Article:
My own project was to replace the parts that were borrowed from Jam VM with completely new, shiny code. Well, in fact, I had already worked on a standalone library called cafebabe, which would parse the Java .class file and present it to C programs using a very thin layer of structs -- the idea was to do as little as possible with the actual data and just make it easily accessible, e.g. so cafebabe doesn't do any verification of the bytecode or make sure that a class is its own superclass.

So we linked this library with Jato, and that worked pretty well. (I believe strongly in modularisation; with the class loader in a separate library, there's no way to do stupid things like making the class loader itself depend on the rest of the VM for functioning properly.) There were problems, of course, the biggest being that after developing in my own private branch for a couple of weeks, the rest of the project with its three other GSoC student participants was moving ahead too quickly for me to keep up; I had to "fix" just about every new mainline commit, since most of the VM data structures (classes, methods, fields) now had different names, different fields, etc.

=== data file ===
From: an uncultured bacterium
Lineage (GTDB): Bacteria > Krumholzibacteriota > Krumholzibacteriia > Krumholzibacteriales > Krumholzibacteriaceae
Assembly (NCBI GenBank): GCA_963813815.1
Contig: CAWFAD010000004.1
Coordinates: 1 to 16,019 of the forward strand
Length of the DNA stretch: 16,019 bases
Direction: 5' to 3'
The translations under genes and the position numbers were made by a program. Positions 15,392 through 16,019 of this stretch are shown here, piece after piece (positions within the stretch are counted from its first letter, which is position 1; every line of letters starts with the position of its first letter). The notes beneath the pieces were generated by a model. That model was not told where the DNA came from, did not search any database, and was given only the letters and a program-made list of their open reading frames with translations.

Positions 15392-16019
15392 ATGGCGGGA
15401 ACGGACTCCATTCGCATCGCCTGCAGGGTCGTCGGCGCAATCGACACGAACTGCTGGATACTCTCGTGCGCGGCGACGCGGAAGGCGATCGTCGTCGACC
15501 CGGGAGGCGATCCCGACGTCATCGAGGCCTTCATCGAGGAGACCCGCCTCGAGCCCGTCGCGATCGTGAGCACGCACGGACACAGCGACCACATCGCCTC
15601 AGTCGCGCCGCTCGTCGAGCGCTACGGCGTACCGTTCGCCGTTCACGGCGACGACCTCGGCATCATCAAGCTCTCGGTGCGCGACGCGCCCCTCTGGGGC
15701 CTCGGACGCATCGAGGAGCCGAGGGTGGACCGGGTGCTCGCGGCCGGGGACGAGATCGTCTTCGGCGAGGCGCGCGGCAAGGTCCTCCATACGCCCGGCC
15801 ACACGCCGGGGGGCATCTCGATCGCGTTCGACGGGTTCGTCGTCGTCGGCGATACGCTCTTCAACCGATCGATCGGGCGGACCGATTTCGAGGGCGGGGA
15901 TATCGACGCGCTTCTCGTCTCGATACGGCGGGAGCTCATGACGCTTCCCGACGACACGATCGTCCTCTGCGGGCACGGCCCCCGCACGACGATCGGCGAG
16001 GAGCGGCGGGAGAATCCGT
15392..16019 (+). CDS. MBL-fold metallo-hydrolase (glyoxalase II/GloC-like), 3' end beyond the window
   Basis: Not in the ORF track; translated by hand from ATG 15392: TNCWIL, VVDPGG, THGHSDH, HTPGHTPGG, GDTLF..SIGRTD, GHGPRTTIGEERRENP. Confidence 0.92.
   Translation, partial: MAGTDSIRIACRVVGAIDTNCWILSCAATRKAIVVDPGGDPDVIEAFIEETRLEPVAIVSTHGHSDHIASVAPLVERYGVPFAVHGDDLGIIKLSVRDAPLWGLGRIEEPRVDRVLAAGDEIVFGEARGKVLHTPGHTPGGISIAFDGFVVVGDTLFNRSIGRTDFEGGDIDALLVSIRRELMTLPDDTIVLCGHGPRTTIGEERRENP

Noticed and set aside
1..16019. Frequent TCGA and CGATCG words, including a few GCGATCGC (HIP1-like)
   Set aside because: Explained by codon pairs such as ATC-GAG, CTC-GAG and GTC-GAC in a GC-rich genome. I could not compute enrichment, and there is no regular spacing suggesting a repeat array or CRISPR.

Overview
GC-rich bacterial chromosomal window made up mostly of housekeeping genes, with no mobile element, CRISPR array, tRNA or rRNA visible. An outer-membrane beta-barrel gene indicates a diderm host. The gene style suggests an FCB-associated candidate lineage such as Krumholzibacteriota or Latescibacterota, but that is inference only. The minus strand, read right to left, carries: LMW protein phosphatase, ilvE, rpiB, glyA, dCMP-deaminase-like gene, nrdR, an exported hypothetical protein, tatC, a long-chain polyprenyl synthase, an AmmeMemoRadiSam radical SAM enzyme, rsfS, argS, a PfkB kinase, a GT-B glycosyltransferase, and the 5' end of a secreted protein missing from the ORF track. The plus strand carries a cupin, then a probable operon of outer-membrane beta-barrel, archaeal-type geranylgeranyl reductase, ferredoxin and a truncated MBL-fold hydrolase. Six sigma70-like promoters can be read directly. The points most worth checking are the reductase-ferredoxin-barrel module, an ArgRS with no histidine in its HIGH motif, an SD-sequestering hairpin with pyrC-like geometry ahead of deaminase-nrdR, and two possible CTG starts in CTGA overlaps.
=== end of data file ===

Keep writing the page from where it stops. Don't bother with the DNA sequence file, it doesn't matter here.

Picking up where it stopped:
At around this point, we started to notice that Jam VM wasn't being used for nearly as little as just class loading. In fact, static initializers (the "<clinit>" methods) and their calls were all being interpreted and executed by Jam VM, not the JIT compiler of Jato. And of course, once we started using Jato for those methods which had previously been executed by Jam VM, we found tons of bugs everywhere: The core VM (mostly my code replacing that of Jam VM), including improperly implemented Java semantics, missing bytecode instruction handlers, and the compiler (instruction selection, liveness analysis, register allocation). But it was fun, and extremely educative.

Did you know that a simple System.out.println() will make a whopping 650550 Java-method calls? That's using GNU Classpath for the Java API.